All these wells cost about $8 million, but the gas condensate wells have much higher recoveries and much higher rates of production. So therefore, the economics are best for the gas condensate, because its higher energy component permits better recoveries. Second-best is the high-GOR oil, because it has more gas in it. The lowest return is the low-GOR oil, whose economics look a lot like the Bakken. Similar kinds of recoveries, similar kinds of well cost and good economics, but not as strong as what you see in the other parts of the Eagle Ford. So I think if you look at those slides, comparing the Eagle Ford to the Bakken, you’ll see why we would allocate more of our capital to the Eagle Ford.

MF - Marathon’s first real big purchase in the Eagle Ford was met with criticism that you had spent too much for it. Looking at what you have found now, especially in Gonzales and Lavaca Counties, how would you rate your investments in that area now?

CC - I think at the time of the acquisition, there was a tendency for people to take a very simplistic analysis: 'Here’s how much money you spent, here’s how much acreage you got, here’s the dollar per acre, and therefore compared to other transactions in the Eagle Ford, this is at the high end.' What we and other operators have now shown, and is illustrated in that presentation, is that not every acre in the Eagle Ford is created equal. So if you've got acreage over in the low-GOR oil window where the economics simply are not there today, that acreage is much less valuable than the condensate or high-GOR oil window.

We bought into the core of the Eagle Ford, the prime zip code. And our results thus far have absolutely proven that out, and the real upside has yet to be demonstrated. In the Howard Weil presentation on slide 19, we’ll be doing five pilot projects to test down-spacing this year. And those down-spacing pilots will demonstrate to us, how much we can down-space from 160-acre drill-sites down to 80-, 60- and 40-acre spacing. We plan to drill 500 wells, based on 160-acre spacing, in the high-GOR oil zone. But if we’re able to down-space those wells to 80 acres, with fairly minimal diminution of the ultimate recoveries per well, that's another 500 wells with an average recovery of around 700,000 BOE per well, that's another 350 million barrels of oil equivalent reserves we'll recover beyond what we anticipated at the time of the acquisition.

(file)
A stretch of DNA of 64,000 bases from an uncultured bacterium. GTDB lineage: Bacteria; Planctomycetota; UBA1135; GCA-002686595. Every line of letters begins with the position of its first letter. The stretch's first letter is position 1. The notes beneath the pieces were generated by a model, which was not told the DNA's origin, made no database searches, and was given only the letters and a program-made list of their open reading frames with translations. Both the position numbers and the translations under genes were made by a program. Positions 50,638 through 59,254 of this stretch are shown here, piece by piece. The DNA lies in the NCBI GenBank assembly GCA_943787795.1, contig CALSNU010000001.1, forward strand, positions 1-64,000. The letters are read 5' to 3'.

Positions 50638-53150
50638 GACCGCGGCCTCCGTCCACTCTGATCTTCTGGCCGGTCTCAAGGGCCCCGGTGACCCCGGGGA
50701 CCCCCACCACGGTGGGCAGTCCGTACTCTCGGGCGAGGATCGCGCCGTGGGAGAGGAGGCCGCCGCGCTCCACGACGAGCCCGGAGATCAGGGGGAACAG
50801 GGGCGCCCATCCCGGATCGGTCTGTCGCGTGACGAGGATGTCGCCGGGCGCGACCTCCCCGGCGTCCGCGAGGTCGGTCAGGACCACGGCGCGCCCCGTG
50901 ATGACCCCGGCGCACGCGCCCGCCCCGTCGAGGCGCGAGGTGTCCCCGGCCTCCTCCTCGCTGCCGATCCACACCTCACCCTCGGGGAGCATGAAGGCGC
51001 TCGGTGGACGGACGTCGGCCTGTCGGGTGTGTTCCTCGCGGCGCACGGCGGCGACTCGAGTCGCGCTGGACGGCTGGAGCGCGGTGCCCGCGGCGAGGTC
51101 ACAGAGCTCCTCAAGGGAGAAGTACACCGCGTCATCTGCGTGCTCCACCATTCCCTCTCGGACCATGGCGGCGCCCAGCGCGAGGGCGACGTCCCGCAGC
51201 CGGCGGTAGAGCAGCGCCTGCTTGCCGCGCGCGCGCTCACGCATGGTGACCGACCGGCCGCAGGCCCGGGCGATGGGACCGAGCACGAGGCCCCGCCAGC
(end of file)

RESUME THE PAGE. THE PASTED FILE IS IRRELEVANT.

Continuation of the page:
So while we're doing a lot today in terms of reducing our drilling times to get our costs down, optimizing our completions, optimizing our landing zone in the Eagle Ford to make sure we're putting our horizontals into the optimum part of the reservoir and all of that’s going to improve our returns, the real upside will be in our ability to down-space in the Eagle Ford.

And just to give you a sense, if we indeed end up really with 2,000 wells in the Eagle Ford instead of the 1,300-1,400 wells we plan today, we’re talking about 10 years of activity, running our current 18 rigs, that would represent nine to 10 years of drilling activity. That’s a very significant business for Marathon.